Irma Boulet Darphin was a 20-year-old Army nurse when she landed on the shores of Utah Beach just six weeks after D-Day.
"We jumped onto the Higgins boats, and they brought us right on up to the shores because there were no docks for big ships," she said. "I felt very safe; maybe we were just too young to be frightened."
Darphin said she decided to join the Army -- the Army Nurse Corps had not yet been created -- following the attacks on Pearl Harbor, she told The American Press.
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"It was so devastating. We didn't think that was even possible," she said. "It changed everything, our whole way of thinking."
Darphin -- a native of Crowley who completed registered nurse training in Port Arthur, Texas -- said she had no reservations about enlisting.
"I joined and all my friends joined; it was the thing to do," she said. "I went in and I enjoyed every minute of it. They taught us how to hut, two, three, four, but we never had to do it."
When she landed on Utah Beach, Darphin tended to the wounded through the 127th Army General Hospital Unit. She served two years with the unit, traveling through Germany and France setting up hospitals for the war's wounded.
"When we arrived, we were greeted by the people of France who were really glad to see us," she said. "Eventually we moved to Nancy, France, and spent a lot of time there, it's right close to Germany."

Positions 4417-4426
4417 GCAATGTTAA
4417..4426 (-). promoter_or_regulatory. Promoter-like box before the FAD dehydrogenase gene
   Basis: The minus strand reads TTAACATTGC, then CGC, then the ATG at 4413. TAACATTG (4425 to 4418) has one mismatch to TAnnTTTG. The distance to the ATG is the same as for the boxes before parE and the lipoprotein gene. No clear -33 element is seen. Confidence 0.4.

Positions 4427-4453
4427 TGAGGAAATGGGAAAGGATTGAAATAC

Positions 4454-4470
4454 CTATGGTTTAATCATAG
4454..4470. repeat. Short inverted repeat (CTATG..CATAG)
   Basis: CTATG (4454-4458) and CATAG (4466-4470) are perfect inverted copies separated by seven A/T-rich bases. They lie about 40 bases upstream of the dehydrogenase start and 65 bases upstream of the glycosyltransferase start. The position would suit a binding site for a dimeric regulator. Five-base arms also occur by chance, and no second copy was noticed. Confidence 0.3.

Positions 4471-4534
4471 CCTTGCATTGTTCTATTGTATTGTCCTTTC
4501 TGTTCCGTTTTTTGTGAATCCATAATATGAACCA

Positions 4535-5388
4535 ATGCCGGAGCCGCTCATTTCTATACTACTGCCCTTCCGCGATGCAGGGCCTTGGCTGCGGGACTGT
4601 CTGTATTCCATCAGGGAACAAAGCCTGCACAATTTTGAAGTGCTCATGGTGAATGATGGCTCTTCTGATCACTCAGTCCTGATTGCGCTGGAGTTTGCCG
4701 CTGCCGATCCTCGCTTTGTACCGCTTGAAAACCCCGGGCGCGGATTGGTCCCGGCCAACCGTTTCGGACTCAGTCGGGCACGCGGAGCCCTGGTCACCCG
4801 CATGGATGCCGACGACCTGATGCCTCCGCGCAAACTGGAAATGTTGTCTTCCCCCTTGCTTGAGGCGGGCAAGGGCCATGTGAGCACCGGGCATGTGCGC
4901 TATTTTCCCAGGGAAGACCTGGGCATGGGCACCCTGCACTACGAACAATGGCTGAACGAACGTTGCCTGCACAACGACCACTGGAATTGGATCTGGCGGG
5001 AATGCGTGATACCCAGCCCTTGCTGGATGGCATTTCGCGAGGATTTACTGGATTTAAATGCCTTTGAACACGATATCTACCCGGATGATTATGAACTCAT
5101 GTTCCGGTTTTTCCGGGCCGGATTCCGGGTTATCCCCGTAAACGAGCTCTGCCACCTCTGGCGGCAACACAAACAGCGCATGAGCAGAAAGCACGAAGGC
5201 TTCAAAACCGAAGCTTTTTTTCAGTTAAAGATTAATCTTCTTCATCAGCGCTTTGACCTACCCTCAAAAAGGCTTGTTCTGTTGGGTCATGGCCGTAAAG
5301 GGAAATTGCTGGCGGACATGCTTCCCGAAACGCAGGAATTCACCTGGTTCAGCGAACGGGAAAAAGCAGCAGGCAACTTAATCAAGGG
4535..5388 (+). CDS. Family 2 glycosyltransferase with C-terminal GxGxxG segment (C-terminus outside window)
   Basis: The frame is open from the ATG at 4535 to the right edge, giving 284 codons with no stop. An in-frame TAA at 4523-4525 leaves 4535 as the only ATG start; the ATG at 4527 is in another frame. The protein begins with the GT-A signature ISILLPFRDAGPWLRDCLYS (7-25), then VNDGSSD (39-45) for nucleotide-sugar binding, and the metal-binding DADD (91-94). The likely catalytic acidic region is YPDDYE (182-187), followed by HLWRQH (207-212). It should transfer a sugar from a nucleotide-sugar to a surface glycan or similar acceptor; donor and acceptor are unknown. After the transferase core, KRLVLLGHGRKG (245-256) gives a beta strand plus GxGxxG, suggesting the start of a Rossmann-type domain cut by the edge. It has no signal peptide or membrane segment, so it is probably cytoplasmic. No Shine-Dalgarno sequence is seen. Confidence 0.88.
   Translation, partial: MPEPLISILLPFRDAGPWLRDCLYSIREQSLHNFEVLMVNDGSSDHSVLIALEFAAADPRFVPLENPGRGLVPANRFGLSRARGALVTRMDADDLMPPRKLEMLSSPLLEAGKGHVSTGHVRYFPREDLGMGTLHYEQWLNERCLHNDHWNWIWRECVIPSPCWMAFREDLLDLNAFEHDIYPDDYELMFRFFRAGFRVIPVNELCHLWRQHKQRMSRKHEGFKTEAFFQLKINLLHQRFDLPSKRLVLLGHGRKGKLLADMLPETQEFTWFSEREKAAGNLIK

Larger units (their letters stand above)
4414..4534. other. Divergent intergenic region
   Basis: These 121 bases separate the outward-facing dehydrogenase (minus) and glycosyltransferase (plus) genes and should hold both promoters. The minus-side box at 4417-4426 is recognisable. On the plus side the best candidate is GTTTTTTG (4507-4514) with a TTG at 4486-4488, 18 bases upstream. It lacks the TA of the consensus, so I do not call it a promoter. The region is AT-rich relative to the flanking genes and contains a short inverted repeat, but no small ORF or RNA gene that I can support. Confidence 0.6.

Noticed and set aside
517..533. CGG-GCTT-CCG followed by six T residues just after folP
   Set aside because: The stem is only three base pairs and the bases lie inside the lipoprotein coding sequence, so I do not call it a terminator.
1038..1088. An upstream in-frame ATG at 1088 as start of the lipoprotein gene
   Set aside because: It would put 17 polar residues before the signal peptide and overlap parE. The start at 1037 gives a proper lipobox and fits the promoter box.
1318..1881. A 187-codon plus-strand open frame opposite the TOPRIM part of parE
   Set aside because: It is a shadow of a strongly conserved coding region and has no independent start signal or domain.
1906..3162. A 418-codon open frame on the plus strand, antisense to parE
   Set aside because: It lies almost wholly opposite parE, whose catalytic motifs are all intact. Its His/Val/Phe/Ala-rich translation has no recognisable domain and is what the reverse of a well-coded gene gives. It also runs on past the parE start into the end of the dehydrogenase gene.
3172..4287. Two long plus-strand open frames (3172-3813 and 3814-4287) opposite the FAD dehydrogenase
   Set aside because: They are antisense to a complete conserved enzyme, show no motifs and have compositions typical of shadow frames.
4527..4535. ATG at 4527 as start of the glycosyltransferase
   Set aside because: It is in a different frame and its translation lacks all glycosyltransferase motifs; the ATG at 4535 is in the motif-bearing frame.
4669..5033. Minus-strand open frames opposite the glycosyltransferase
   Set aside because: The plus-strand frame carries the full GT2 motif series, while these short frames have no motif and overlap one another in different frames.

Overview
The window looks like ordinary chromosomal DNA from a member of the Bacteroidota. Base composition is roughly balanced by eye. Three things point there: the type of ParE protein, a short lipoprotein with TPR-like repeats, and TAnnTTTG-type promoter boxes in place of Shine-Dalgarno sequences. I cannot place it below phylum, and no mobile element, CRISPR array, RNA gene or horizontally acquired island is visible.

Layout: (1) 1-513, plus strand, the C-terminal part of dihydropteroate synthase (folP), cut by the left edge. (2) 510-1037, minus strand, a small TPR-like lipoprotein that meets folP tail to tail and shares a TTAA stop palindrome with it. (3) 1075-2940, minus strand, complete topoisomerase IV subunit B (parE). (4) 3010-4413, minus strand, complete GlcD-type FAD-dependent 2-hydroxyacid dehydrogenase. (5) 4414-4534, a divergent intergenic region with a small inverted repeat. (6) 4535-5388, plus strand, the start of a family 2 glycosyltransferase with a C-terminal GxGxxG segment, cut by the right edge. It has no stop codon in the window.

Darphin said she specialized in orthopedic nursing.
"That was my duty, orthopedic nursing, because there were so many broken bones."
If given the chance, Darphin said she would do it all again.
Darphin was among several recognized Tuesday during a statue unveiling at the Southwest Louisiana Veterans Home to honor all female veterans.
"The statue is beautiful," Darphin said. "I just want to get up there and put my arms around it."
Darphin said she appreciates the recognition the statue represents.
"It means they realize that ladies were in the Army also and that it took ladies and men to do what needed to be done," she said.
Debrah Woolridge, senior vice president of ancillary benefits at the veterans home, said it took three years for the Lewis-Gill-Lee VFW Post 7321's Ladies Auxiliary to raise $5,000 for the statue's purchase.
"We sold dinners, hosted a poppy drive, held raffles and all the money raised was for the good of our veterans," Woolridge, who is the past president of the auxiliary, said. "To all female veterans, I salute them and thank them for their service for what they have given on behalf of this country."
Southwest Louisiana Veterans Home Administrator Matthew Duhon said there are about 28,055 female veterans living in Louisiana, which is about 10 percent of the state's total veteran population.
"This statue is a way for us to honor and recognize the impact women have had on and off the battlefield," he said.
Louisiana Women Veterans president Anna Sanders, an Air Force veteran, agreed.
"Women veterans should be recognized for their service and sacrifice in the same manner that our male counterparts are," she said. "Although our service as military women has ended, we still choose to serve in whatever we can and we are proud to wear the title `women veteran'."